The third man was enduring a not quite audible scolding from a grand old dame for removing a water pitcher from her table without asking. This fellow made my blood boil. I was doing my American damnedest to be courteous and well behaved, limiting my consumption of tobacco to one cigarette per hour, putting my best foot forward on behalf of my woefully underrepresented sex as I learned how to become a woman leader, and here he was blowing it over water of all things.

"Ugh, that’s the same slide," Cate said when I looked up, clicking the space bar on her laptop.

Meanwhile a few of the women were taking down every word, nodding thoughtfully, but most of them seem to have tuned out. By the time we wrapped things up, there were no pointed direct questions, but plenty of chatter.

"I’ve had Twitter for a long time but never figured it out. I remember we used to do this kind of thing by calling into C-SPAN."

"I sent a tweet just now but nobody wrote me back. I even tried again with the hashtag you said to use."

"I don’t know what to say."

"How do you get more followers?"

"Yeah, I only have 100."

"I would love it if you all followed each other," Cate said.

Next was a roundtable on fundraising, the topic, I soon realized, about which many of my fellow attendees were most enthusiastic. Speaking were Shefali, a veteran bundler and house party maven from California, and Julia, the DNC’s point woman on all things LGBT.

Shefali really put the fear of the Lord in me. She exuded money and energy, two things in whose presence I have always felt uncomfortable. She talked about hosting fundraisers at her home in the Bay Area and how important it was to be "warm and unthreatening" while figuring out their price points. "Remember that you are an extension of the campaign. We don’t want people who are not acting as kindly or are as properly as they should," which I took for a polite way of saying "Don’t get trashed at your Organizing for Hillary Wine and Cheese!"

I liked Julia more. She was very funny, even willing to mock DNC fundraising emails. "Those emails are terrible. I do this for a living, and I just can’t even with them. There are times when I just want to throw my phone away, which is hard for a 25-year-old to say. But we don’t have the Koch brothers! The Democratic Party is us."

During the Q&A session, a black woman who said that she holds block parties for kids in the D.C. area asked whether there was too much emphasis on fundraising in the party and not enough on other grassroots activities. "Some of the people I work with can’t afford to give anything, not even $10."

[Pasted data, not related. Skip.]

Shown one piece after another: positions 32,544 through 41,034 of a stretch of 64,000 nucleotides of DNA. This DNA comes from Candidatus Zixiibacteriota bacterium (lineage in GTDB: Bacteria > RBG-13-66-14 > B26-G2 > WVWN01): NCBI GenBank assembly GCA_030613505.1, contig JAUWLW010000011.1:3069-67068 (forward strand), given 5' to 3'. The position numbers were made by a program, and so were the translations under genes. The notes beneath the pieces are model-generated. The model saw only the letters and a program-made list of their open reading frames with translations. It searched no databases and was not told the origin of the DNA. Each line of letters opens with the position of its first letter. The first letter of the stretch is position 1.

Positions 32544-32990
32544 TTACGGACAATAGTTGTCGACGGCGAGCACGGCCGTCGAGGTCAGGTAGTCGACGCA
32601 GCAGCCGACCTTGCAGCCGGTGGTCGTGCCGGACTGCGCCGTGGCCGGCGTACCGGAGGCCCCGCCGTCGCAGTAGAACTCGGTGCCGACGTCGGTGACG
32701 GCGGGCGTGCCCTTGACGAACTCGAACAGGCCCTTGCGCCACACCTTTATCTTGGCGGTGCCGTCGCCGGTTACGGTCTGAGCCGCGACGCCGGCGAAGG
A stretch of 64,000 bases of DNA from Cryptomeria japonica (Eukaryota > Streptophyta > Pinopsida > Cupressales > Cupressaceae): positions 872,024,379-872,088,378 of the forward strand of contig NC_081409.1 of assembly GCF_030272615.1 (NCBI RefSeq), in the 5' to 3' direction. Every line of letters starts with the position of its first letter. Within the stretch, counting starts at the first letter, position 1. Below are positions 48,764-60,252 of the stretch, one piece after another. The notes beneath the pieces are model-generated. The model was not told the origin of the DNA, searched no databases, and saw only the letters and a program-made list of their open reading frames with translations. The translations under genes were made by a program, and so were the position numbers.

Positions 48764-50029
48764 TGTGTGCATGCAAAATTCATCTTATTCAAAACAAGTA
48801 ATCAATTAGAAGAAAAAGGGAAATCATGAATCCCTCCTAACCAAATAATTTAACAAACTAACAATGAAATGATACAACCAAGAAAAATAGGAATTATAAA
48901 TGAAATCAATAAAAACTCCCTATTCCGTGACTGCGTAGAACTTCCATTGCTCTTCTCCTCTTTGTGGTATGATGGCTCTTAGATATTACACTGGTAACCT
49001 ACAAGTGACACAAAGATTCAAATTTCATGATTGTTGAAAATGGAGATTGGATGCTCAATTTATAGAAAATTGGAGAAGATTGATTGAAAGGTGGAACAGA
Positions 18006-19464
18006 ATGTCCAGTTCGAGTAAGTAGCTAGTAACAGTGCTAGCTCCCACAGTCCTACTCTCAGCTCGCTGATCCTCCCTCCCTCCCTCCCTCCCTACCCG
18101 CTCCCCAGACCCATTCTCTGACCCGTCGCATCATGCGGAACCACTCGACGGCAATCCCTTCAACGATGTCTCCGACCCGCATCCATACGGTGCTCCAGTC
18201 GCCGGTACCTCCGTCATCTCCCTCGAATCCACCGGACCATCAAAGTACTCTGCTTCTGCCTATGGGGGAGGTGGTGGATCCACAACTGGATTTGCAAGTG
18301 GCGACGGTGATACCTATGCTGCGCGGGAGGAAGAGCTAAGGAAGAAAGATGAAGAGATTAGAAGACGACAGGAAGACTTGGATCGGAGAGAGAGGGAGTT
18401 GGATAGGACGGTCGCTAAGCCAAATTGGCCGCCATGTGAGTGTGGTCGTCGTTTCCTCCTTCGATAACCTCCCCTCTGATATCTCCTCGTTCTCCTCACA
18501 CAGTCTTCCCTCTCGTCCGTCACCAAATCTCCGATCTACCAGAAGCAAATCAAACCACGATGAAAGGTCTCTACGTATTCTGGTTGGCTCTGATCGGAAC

Here Shefali’s nerve began to fail her and she spouted something incoherent about "the ethnically diverse that may not have an abundance of money." Julia, clearly wanting the issue to be dropped, followed up by suggesting that they talk about the matter afterward in private.

AP

AP

Another woman stood up, also a local, or near enough—she said she lived, like your correspondent, across the river from D.C. in Alexandria, Virginia. Wearing a pink blazer the same color as Hillary Clinton’s tunic from the famous People magazine walker cover, she was clearly the WLFer par excellence, there to rouse the faithful in her southern lawyer’s drawl. "I’m giving all I have to Hillary," she said. "I’ve already raised $200,000 for her. It’s not difficult, folks. Give up your Coca-Cola for a week, give $10 to her. I’ve already convinced three women who work at my dry cleaner’s to do it."

This prompted the last of many reminders that day that the party did not in fact have a nominee and that, while it was a good thing that the strong women and allies present were enthusiastic about particular candidates, it was important that this remained an officially neutral event.

Lincoln Chafee

Lincoln Chafee / AP

We were all, I think, relieved when Claire, the WLF’s somewhat frazzled director who had not forwarded the final schedule for the conference to attendees until 1:30 that morning, came up and said that it was time for another break before the appearance of the day’s marquee speakers, Muriel Bowser and Stephanie Rawlings-Blake, the mayors of D.C. and Baltimore respectively. Theirs were both excellent performances, and if it hadn’t been the end of a long day I might have been very impressed by Rawlings-Blake’s severe tone. "We do not accept excuses for poor performance," she said, making me think of Baltimore’s record-high murder rate this year. "Failure is not an option." (She has said she will not run for reelection.)

On the first day of the conference, the men’s room was deserted both times I visited it. On the second day there wasn’t one, at least not on the level of the hotel where the conference proceedings were being held behind a metal detector and a line of security personnel. Fortunately the folks in charge were very indulgent, smiling as I came in and out for multiple cigarette breaks throughout the day. They even ignored the—I assume—Secret Service-imposed curfew of 3:15 p.m., after which point no one was supposed to be re-admitted. I was grateful for this even though I had gone to the trouble of getting two packs of nicotine gum to tide me over in case I found myself stuck inside the secure zone.